Clearing 40m in each direction means (I think, if I understand them correctly) an 80m by 80m cleared zone, 6400 square metres. To do that for every house, there won’t be much bushland left. Really that means that even rural houses should be built in clusters, but they aren’t, they are built as standalone in isolation. 6400 square metres cleared for each house. Wow.

IP

#3
p17:31 pm, 07 Jan 14

I think IP is on the money by singling out the line about th e use of HR burning. It is all well and good to reduce what hazards you can, if a fire comes on a catastrophic day and you have scrub to your back fence, it will be pretty bloody hard to stop. There is less than one firetruck per dwelling in this (and every other) town.

#4
HiddenDragon11:05 pm, 07 Jan 14

“It does make one wonder however, how many houses in Canberra are further than 700 metres from bushland?” – I think that’s what’s known as an inconvenient truth.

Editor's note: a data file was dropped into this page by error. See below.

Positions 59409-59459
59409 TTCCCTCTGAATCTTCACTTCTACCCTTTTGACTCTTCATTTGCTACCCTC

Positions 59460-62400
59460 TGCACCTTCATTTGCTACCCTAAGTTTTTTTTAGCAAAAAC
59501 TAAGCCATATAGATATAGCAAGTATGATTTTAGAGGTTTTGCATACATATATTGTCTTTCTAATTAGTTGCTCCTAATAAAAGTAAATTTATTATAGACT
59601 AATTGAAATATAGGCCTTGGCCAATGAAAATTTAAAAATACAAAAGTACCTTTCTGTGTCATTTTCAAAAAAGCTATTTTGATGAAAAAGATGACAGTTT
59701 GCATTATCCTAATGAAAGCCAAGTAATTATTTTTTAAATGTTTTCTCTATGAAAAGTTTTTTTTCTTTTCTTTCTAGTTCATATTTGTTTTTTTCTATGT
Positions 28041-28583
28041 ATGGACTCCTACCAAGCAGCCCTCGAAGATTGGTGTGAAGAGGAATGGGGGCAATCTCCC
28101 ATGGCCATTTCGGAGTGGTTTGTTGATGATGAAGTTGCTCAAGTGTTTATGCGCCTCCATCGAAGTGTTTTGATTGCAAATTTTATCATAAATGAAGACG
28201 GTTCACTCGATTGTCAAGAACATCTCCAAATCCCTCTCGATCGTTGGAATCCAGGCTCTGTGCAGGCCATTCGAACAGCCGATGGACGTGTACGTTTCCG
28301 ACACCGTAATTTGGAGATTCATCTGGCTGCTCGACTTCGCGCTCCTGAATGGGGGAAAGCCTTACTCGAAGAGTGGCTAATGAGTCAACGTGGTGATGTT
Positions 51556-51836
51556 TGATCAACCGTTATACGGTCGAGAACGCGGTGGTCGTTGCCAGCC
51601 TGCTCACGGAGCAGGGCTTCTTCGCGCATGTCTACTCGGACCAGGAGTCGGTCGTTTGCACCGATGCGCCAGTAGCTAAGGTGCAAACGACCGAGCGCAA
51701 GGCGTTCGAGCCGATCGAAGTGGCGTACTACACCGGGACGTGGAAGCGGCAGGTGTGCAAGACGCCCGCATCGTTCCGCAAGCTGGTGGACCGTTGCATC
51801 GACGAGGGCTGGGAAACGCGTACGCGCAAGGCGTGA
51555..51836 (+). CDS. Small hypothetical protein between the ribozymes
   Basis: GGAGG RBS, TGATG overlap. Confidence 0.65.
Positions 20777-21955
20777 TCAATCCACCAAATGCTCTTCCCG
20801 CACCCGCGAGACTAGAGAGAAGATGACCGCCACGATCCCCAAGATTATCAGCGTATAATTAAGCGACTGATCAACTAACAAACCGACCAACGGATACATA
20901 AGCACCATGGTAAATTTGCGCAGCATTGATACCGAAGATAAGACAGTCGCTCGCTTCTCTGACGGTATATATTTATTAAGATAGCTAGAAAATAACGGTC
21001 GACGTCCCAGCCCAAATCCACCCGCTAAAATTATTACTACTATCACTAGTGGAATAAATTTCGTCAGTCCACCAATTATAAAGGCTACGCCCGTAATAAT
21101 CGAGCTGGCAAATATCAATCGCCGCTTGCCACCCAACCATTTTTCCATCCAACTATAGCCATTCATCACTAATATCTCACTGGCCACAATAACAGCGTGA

#5
Roundhead899:47 am, 08 Jan 14

Wow, silly season at the University of East Bumcrack is taking its toll. Counting the days until O Week…

#6
Postalgeek11:01 am, 08 Jan 14

And yet the bleeding obvious has to be restated every season.

Deforestation isn’t the only option. Eucalypts aren’t the only trees in Australia. Buffer zones with fire resistant vegetation will maintain green corridors. The sanctity of Australian natives was abandoned when the block was bulldozed to make way for the house and road.

Then there’s the whole preparation thing/tanks/pumps/sprinkler systems and brushfire plans.

#7
IrishPete8:37 pm, 08 Jan 14

There is a bit more detail in their Conversation article https://theconversation.com/which-homes-will-survive-this-bushfire-season-20072

IP

#8
IrishPete8:44 pm, 08 Jan 14

HiddenDragon said :

“It does make one wonder however, how many houses in Canberra are further than 700 metres from bushland?” – I think that’s what’s known as an inconvenient truth.